The Fabry-Perot guided-wave FP-IOSPEC spectrometer synergistically combines advanced tunable optical filtering technologies with subsequent guided-wave multichannle wavelength demultiplexing to overcome current performance limitations by innovatively using the two relatively mature technologies in new ways:

  • 1. Monolithic tunable FP etalon with tailored FP Mirror reflectance characteristics to provide the selected Free Spectral Range (FSR) match to the spectrometer pixel spacing with constant transmitted peak Full Width Half Maximum (FWHM) over a broad-spectral range.

  • 2. Broad-band guided-wave miniature spectrometer to precisely wavelength demultiplex the serially-multiplexed FP Etalon optical output onto a multichannel, parallel processing IR detector array.

The proprietary mirrors for the tunable optical filter were custom fabricated by INO using multilayer vacuum deposition. They are designed to provide a constant transmitted FWHM with wavelength between 1500 and 2450 nm.

Ansys Multiphysics was employed to simulate the design of the tunable FP etalon mechanical stage. This proceeded through two iterations to yield a very stable, but compact monolithic flexure structure using piezo actuators to provide stable tuning of the FP transmission wavelength and stable operation (see Fig 9). An advanced FP Etalon mechanical stage, about 60 mm O.D. by 60 mm long, was fabricated and integrated with three vacuum-compatible piezo actuators to enable electronic tuning of the FP mirror alignment and gap spacing.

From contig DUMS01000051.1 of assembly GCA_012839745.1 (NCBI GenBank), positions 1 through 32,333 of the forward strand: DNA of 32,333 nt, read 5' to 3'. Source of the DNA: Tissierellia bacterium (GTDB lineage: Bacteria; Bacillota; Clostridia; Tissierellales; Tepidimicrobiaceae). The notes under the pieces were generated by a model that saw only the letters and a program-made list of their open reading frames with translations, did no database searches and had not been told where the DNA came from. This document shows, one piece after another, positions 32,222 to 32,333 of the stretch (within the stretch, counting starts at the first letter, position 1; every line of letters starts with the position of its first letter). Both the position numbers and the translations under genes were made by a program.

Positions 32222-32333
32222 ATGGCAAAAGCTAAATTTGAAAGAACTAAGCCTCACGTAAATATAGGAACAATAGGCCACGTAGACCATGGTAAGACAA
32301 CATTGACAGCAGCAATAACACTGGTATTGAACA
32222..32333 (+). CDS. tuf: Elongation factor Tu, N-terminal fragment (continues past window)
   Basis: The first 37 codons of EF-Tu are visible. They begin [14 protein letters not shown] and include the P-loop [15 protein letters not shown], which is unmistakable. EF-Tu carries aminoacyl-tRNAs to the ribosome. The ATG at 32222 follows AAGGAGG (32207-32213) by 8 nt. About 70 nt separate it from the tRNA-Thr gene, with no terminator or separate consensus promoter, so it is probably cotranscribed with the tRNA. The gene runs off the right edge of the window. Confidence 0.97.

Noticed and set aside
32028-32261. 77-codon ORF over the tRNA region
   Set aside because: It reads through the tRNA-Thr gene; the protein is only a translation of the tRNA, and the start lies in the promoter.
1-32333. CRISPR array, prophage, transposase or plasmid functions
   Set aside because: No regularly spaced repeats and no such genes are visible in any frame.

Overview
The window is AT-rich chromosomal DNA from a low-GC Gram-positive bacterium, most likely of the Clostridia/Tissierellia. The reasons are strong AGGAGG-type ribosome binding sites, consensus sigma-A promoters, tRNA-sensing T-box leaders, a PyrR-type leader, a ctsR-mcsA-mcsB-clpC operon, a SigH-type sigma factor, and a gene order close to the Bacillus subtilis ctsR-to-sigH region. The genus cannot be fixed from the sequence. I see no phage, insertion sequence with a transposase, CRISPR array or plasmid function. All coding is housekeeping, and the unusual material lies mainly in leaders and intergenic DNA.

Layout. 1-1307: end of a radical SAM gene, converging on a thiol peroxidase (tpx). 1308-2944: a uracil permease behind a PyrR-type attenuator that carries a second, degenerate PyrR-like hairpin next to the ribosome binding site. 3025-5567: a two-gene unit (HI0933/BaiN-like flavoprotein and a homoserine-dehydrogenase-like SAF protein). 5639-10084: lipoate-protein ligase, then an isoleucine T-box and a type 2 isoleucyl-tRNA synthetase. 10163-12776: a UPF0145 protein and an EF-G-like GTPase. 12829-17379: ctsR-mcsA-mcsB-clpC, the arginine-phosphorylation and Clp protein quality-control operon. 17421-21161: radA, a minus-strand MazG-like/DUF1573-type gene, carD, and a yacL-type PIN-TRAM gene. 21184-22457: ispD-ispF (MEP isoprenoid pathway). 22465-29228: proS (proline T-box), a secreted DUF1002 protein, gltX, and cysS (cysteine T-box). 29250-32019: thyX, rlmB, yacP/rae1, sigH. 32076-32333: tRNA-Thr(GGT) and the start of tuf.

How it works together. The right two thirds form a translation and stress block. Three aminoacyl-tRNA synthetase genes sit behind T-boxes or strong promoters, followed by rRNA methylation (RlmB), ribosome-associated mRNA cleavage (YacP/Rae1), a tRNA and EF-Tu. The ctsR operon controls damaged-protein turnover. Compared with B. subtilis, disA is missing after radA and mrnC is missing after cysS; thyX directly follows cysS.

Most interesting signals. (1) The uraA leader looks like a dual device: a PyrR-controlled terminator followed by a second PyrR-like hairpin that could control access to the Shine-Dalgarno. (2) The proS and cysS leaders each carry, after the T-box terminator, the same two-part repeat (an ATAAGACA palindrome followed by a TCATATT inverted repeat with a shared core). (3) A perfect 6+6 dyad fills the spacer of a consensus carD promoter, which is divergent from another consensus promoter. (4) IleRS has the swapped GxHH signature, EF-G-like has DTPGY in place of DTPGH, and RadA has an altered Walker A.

4.

Preliminary Bread Board Testing

The trial FP etalon provided an excellent measured net transmittance >80% at the FP cavity resonances. This includes about 1 dB of coupling losses. The FP spectral tuning was provided by the monolithic mechanical flexure stage using three piezo actuators with strain-gauge sensor closed-loop feedback. Full wavelength tuning of the FP Etalon was experimentally achieved over the selected 8 nm Free Spectral Range (FSR) to the next adjacent FP resonance (see Fig. 8b).

Fig. 10 shows the variation of the transmitted FWHM as a function of the FP Etalon FSR or mirror spacing. An FP etalon FWHM of 0.04 nm has already been obtained using the trial FP Etalon at a FSR of 1.2 nm, very close to the desired 0.03-0.04 nm FWHM for the FP-IOSPEC flight unit. At the current IOSPEC pixel spacing of 8 nm, the FSR is about 0.18 nm, still excellent resolution that is approaching the 0.1 nm spectral resolution of the relevant NASA OCO [9] and JAXA GOSat [10] instruments for CO2 remote measurement.